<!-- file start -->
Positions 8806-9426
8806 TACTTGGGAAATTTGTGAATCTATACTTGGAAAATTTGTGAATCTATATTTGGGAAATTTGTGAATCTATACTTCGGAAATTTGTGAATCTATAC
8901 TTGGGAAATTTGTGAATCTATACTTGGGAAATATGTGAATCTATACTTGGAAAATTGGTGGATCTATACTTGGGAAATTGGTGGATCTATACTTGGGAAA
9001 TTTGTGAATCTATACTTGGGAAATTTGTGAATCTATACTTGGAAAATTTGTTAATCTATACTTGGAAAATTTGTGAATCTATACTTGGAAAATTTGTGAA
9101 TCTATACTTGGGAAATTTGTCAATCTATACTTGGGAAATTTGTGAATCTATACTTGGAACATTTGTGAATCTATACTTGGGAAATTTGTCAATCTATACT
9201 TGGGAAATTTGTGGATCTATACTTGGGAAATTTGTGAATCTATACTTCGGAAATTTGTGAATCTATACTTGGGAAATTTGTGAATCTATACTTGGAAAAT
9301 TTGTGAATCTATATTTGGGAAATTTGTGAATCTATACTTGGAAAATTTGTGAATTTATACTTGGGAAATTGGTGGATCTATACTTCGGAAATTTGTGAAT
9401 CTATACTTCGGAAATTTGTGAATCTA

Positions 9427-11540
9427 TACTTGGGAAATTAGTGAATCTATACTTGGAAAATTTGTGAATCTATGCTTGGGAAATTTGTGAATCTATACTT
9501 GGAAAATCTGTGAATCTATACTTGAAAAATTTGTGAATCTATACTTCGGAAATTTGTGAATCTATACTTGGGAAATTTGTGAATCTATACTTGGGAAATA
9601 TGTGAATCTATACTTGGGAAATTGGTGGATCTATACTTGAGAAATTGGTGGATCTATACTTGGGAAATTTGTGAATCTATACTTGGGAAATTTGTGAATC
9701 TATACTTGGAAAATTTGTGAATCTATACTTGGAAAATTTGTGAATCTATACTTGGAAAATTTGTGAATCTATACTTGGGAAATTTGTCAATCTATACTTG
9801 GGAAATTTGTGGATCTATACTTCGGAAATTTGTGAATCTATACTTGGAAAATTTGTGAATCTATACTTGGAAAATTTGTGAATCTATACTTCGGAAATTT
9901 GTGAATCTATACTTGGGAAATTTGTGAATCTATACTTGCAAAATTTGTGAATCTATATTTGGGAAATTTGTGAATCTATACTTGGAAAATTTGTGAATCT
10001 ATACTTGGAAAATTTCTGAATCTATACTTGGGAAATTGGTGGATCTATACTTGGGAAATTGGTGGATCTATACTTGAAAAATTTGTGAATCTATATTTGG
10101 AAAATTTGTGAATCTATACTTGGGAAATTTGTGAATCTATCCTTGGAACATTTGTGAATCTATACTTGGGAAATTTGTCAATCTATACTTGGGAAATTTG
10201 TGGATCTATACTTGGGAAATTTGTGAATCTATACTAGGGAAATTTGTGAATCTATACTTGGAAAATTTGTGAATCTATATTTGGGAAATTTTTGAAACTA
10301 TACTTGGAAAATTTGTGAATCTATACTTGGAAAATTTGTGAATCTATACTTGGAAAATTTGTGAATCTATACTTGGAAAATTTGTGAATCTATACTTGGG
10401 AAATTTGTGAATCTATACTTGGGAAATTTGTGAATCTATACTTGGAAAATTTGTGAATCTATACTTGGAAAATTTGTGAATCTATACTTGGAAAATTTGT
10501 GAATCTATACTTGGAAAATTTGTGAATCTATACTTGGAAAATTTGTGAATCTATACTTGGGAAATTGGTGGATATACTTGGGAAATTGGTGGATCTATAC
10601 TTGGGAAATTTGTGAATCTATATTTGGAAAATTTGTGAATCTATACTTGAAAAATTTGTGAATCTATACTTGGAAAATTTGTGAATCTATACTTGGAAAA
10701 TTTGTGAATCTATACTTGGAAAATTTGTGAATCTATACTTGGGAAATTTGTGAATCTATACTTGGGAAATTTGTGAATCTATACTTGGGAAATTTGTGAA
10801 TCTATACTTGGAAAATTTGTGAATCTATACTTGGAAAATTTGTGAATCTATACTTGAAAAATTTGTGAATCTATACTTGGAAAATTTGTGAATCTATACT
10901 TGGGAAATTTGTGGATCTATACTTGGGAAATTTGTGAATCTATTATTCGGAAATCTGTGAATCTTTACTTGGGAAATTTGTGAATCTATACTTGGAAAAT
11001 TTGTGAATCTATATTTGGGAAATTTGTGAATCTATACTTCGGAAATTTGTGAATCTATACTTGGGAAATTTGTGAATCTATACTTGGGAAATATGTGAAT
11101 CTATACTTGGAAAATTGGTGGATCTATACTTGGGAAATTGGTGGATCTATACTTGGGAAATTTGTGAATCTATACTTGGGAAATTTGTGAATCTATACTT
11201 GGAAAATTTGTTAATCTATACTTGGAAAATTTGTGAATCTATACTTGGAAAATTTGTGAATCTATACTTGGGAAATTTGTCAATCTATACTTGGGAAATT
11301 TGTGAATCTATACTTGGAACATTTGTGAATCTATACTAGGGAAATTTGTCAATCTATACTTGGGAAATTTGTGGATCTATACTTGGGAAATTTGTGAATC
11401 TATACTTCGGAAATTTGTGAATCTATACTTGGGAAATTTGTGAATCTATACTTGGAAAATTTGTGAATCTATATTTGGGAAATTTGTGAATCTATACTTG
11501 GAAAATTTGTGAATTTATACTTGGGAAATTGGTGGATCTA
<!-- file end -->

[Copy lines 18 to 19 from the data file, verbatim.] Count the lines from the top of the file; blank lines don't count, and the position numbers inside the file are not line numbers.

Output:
10201 TGGATCTATACTTGGGAAATTTGTGAATCTATACTAGGGAAATTTGTGAATCTATACTTGGAAAATTTGTGAATCTATATTTGGGAAATTTTTGAAACTA
10301 TACTTGGAAAATTTGTGAATCTATACTTGGAAAATTTGTGAATCTATACTTGGAAAATTTGTGAATCTATACTTGGAAAATTTGTGAATCTATACTTGGG